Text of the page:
SHERMAN: By the end of ’05, I had interviewed at a million places. Condé Nast used to have this floater position where you would temp for all the assistants and front desk people, and I couldn’t even get that. I was at my wit’s end. And then I got offered this job at Forbes to be an assistant editor on the lifestyle desk at the website. I started writing pretty quickly and realized that it was interesting to cover fashion from the business side, because that was the time when the consolidation of the industry had really started to happen, when LVMH and Kering were really gaining momentum.


SHERMAN: China was becoming a huge, huge business opportunity for brands, and it felt like there weren’t many people covering it from the business side at that time. There was a woman at the Wall Street Journal named Terry Agins who was a serious business journalist who covered fashion. But other than that, everyone else was coming at it from the lifestyle side of things. I loved reporting, so I figured, “This is a good way for me to position myself. If I know about this part of the industry and not many people do, that’s going to make me more valuable.” It turned out to be a good bet. I worked at Forbes for several years, then I went to Fashionista. And eventually I ended up working at Condé. It was interesting, but not for me. And then when I went freelance, that was when BOF was really picking up.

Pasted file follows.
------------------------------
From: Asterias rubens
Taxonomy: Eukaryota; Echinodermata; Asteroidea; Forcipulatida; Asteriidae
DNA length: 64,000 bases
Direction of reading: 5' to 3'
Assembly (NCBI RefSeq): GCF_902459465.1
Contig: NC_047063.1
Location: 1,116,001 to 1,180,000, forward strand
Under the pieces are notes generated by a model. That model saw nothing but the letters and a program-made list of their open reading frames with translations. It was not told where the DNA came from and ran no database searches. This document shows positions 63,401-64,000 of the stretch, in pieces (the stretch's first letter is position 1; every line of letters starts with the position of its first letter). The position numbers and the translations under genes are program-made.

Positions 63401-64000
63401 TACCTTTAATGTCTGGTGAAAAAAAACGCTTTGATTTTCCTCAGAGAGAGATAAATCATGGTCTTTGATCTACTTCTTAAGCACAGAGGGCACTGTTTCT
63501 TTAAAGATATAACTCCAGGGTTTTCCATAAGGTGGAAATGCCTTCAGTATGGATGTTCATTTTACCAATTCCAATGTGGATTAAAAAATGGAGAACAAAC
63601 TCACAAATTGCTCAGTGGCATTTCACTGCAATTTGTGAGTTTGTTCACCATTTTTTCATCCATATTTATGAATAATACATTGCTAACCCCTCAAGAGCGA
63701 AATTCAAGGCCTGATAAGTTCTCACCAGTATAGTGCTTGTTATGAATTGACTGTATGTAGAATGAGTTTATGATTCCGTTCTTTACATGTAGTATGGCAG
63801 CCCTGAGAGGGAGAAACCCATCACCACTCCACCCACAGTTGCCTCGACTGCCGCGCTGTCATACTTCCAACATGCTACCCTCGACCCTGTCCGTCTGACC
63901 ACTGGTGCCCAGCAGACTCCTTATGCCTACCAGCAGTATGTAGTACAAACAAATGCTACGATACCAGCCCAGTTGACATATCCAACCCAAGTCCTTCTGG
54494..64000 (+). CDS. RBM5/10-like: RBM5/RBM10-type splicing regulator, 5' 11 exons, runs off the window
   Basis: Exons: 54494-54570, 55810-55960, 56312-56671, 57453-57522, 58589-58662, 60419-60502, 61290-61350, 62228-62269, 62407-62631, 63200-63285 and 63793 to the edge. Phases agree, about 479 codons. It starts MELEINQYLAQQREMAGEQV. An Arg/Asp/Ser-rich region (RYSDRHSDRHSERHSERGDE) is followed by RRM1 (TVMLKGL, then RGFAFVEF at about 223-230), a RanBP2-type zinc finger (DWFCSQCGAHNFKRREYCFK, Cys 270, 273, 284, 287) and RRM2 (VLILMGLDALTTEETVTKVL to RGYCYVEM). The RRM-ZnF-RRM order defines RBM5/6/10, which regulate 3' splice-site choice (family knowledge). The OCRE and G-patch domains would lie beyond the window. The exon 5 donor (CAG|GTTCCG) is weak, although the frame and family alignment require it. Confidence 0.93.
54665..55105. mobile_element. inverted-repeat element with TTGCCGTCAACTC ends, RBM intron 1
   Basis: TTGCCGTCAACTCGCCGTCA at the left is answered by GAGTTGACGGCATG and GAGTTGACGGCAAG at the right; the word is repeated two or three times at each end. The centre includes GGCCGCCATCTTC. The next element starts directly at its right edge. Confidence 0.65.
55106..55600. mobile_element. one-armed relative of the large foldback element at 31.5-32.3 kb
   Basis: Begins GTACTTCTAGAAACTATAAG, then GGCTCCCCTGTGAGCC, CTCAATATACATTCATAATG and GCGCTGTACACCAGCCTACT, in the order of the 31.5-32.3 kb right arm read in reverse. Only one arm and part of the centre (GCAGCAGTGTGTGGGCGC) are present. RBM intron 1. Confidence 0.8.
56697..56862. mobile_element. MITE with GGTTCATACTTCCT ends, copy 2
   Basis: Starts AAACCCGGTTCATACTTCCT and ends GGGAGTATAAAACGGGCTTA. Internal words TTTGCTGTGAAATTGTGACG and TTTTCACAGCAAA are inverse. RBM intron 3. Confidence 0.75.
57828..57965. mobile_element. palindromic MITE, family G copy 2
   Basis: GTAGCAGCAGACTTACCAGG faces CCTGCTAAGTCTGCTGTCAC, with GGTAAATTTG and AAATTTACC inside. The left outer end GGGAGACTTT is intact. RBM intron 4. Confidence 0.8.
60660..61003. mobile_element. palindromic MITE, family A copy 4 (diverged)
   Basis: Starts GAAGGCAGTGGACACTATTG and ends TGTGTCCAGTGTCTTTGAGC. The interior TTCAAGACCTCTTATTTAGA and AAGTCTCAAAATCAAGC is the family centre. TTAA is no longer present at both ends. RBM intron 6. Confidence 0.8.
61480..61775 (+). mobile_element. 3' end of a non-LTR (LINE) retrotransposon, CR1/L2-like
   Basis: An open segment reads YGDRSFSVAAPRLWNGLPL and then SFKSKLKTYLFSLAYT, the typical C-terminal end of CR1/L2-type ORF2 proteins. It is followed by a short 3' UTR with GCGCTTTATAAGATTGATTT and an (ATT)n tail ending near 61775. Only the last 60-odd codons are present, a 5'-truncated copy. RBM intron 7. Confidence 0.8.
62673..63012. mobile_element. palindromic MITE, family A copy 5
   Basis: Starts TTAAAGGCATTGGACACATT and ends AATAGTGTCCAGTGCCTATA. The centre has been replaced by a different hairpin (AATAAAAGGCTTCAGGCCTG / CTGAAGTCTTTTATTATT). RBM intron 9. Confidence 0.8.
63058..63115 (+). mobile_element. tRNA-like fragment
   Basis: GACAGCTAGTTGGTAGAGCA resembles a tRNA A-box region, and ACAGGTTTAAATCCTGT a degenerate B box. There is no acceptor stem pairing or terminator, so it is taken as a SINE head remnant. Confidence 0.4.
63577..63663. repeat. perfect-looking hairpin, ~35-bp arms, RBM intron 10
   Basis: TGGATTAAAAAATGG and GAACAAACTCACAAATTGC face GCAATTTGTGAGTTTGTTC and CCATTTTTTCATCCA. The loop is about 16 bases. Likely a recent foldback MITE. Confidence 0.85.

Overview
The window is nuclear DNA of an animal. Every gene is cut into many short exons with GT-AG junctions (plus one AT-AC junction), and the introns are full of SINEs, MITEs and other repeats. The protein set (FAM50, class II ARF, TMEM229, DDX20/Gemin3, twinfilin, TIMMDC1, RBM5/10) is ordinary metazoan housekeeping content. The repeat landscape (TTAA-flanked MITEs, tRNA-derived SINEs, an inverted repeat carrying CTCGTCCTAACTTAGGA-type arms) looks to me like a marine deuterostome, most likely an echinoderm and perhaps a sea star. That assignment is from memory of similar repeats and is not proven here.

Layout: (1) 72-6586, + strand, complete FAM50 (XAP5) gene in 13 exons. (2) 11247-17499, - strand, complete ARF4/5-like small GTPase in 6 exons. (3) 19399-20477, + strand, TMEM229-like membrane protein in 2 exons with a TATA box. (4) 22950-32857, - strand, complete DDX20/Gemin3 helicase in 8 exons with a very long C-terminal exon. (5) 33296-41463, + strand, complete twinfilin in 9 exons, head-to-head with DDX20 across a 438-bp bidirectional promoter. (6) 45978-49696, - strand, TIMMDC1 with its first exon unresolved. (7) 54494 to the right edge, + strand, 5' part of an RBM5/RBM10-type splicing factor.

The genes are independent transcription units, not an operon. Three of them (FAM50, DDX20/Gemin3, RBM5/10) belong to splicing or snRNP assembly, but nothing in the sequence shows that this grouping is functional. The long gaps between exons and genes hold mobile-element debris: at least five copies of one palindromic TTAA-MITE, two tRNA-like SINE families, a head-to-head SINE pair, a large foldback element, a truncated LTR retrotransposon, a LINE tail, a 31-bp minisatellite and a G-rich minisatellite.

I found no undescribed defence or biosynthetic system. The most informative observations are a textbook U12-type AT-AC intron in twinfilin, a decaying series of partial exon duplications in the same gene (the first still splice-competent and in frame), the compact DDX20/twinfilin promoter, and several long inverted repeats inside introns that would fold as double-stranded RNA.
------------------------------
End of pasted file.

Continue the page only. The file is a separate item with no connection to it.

SCARABELLI: What year was that?

SHERMAN: End of 2012, beginning of 2013. My first freelance piece that I did after I quit my Condé job at Lucky was for BOF. I really believed in BOF as a concept and I believed in Imran’s ability to execute. I freelanced for two and a half years and then in 2016 came on [at BOF] and was there for about seven years, full-time. I left at the end of last year.

SCARABELLI: What was your title at BOF?

SHERMAN: Chief correspondent. I was writing my own stories and providing support to other writers in terms of sourcing, story angles, and things like that. Throughout my career, I’ve found that I’m pretty introverted. I like mentoring people and giving people advice, but I decided at some point that I didn’t want to go the management route. It’s easier to make a living as an editor, but I thought  that if I could figure out how to be a reporter and live my life properly then I would. That’s taken a lot of planning and determination.